The data is then shared with a sister organization, Cancer Commons, that runs virtual tumor boards to provide any patient with a second opinion or to collaborate with their doctor.

They are also running many other projects that tackle pain points. For example, they just released a new AI system to seamlessly enroll patients in clinical trials and they run crowdsourcing sessions open to the medical community and public to help individual patients that seem to have run out of options.

All of that said, it makes me think that a potential way of framing a prize could be: Any patient in the world could instantly access the data (or knowledge gained) from any other patient’s treatment in the world.

This is a little different from the challenge of speeding up new drugs and their approval, but I am thinking it might be also very useful to create awareness about the treatments that are already out there being developed all over the world.

Or, if it is important to stick with new drug development, I guess the challenge might be: Create a new regulatory approval process that is just as safe as the current process, but 80 percent faster?

I’m afraid we don’t go into regulatory issues too deeply in our competitions. For better or worse, XPRIZE is mainly concerned with technology and technological developments.

I like this idea, though -

“All of that said, it makes me think that a potential way of framing a prize could be: Any patient in the world could instantly access the data (or knowledge gained) from any other patient’s treatment in the world.”

But don’t we just want the insights from the other patient’s treatment? As the prize is phrased right now, it sounds like patients would just share information with each other about their diseases, and that’s already happening on some forums.

Thank you. Roey.

We are on the same page. All my suggestions were related to technology development.

In terms of your second point, we have insight about treatments for well-understood diseases, but not for disease like cancer. Over the last ten years, with the falling cost of technology, we have also seen many new players, startups, companies, countries try new treatments (often with publications in different languages.) If you look up clinical trial treatments for a specific cancer, there are often hundreds of trials. It’s really hard to keep up! On top of this, as we move, into personalized medicine, the data and variables get even more complex. For example, people will respond differently to a treatment based on their genetics, gender, ethnicity, microbiome and more. There are people trying to work on this problem, but a lot of work still needs to happen. Thank you!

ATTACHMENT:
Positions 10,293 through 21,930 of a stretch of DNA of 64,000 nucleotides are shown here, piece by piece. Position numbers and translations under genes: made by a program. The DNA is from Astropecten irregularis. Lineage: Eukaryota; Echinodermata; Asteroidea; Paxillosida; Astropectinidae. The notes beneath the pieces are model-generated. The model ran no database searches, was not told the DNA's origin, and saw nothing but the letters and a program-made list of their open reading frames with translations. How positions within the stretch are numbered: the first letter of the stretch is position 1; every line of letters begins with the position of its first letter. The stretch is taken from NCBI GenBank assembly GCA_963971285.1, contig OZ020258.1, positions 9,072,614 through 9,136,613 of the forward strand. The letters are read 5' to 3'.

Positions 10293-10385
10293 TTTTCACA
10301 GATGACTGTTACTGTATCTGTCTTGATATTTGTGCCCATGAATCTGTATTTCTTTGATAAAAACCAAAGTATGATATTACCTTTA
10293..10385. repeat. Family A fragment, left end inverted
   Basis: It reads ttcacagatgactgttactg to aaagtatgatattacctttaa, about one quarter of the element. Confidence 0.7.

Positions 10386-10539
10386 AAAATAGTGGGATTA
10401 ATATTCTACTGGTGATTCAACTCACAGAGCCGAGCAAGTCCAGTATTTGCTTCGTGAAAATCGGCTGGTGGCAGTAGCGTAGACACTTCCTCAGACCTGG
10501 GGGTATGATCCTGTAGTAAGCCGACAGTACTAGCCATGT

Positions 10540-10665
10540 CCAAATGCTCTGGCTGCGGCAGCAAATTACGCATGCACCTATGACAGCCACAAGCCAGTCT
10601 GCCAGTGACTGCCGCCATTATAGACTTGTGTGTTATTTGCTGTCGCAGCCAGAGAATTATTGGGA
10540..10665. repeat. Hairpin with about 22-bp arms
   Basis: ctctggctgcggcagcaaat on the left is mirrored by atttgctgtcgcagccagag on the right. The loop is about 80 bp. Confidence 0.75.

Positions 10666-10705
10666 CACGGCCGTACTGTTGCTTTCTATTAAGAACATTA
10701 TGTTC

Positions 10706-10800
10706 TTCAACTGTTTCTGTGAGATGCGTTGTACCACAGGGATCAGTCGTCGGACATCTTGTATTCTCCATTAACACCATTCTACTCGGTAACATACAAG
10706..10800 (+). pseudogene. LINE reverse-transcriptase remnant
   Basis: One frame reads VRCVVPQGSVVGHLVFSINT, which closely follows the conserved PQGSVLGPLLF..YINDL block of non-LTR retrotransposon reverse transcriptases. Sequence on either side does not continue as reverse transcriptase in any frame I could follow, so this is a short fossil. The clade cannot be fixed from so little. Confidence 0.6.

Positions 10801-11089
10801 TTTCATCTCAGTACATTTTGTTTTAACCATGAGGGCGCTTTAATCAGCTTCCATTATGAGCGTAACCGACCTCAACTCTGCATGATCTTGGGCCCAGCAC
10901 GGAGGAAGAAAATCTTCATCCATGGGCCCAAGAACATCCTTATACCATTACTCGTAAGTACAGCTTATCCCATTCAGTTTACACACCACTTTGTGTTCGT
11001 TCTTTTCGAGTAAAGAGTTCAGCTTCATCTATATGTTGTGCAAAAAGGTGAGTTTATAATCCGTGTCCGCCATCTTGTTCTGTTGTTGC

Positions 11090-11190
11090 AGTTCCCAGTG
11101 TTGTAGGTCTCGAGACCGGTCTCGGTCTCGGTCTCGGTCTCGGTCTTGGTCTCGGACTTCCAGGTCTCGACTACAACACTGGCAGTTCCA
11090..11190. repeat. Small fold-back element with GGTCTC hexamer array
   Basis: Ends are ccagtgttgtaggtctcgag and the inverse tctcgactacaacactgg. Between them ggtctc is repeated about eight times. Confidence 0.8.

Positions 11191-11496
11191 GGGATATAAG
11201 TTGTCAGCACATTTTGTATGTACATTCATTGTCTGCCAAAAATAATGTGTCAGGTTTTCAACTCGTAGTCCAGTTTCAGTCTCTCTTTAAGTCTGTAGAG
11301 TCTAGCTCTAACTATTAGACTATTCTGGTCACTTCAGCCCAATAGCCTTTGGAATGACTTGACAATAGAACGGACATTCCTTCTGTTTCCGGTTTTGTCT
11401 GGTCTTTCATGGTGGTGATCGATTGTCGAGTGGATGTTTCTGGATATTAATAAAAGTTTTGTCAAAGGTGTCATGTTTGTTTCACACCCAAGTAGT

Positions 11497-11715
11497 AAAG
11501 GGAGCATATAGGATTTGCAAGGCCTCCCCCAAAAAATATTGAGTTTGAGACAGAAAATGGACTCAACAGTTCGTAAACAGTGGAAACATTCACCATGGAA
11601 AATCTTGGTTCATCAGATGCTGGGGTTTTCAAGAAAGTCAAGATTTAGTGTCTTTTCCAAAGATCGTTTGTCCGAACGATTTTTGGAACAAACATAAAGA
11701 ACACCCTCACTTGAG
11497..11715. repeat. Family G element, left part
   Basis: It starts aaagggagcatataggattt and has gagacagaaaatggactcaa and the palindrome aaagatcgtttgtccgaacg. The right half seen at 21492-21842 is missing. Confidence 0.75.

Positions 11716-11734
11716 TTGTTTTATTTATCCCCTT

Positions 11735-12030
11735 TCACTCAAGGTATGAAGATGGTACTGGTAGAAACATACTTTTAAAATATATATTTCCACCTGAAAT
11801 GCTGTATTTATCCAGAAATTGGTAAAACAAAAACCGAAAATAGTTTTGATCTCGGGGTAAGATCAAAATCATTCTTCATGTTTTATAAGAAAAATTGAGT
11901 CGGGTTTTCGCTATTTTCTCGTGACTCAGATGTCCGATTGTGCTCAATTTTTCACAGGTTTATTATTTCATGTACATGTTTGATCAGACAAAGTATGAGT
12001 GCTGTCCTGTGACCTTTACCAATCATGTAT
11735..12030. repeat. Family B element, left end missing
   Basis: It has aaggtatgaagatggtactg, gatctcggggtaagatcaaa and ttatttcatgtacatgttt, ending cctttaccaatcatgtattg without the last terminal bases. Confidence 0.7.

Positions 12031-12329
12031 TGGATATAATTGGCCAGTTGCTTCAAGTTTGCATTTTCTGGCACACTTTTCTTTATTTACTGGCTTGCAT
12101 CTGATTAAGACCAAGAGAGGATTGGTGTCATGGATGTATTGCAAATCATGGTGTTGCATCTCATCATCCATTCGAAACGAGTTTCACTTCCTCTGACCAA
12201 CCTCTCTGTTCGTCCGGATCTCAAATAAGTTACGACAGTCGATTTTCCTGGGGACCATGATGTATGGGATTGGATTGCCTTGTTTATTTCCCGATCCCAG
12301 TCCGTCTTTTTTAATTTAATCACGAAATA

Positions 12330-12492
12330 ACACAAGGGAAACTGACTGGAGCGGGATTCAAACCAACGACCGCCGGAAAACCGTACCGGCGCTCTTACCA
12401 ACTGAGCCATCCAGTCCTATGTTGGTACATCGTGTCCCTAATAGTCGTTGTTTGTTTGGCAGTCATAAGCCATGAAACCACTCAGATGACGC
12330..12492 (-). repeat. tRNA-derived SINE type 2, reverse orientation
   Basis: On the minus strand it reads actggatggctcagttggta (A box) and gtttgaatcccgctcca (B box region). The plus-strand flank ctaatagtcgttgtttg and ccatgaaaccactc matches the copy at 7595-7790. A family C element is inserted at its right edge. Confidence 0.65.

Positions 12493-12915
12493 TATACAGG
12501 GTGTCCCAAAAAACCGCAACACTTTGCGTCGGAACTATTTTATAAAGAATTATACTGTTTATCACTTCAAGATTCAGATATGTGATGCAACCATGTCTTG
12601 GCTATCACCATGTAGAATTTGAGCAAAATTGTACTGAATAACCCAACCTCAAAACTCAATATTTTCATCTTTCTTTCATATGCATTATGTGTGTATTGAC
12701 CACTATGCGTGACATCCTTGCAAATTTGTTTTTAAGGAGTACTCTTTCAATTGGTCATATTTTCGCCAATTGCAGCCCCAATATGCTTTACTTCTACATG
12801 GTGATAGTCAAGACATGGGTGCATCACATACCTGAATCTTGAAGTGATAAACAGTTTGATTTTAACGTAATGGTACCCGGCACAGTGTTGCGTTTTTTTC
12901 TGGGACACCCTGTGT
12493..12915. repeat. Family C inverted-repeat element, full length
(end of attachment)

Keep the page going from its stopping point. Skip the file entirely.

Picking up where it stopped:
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Thank you for the illuminating answer!

I feel like your suggestion is only one of several breakthroughs that can be used to accelerate drug development and approval. I’ll post a new one and tag you on it. Would love to hear what you think :slight_smile:

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Yes, thank you Roey! I agree there are many good options to move forward.

This is an idea that I haven’t thought through very much, but I wonder about the possibility of creating low-cost safe medical scans and images and, if we could take images more frequently, if that would speed up clinical trials results and research. For example, I believe Mary Lou Jepson is working on low-cost ($1.00 per scan/image) using ultrsound and software. From what I understand, most clinical trials runs scans every few months, but what if we could run them everyday? Would this help us identify drugs solutions that are working more quickly?

Maybe we can expect some kind of devices that can be installed at home or on mobile phones, and scan our bodies everyday or real-time, if it can be done passively.

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Actually, from my limited knowledge about clinical trials, just getting the participants to attend the monthly meetings is difficult enough. I don’t think we can ask them to get to the hospital every day just to have themselves scanned.

But maybe we can use some kind of wearable, or a home scanning device, to do that?

I just saw your answer, after I wrote exactly the same to @darlenedamm :smiley:

Exactly… :grinning: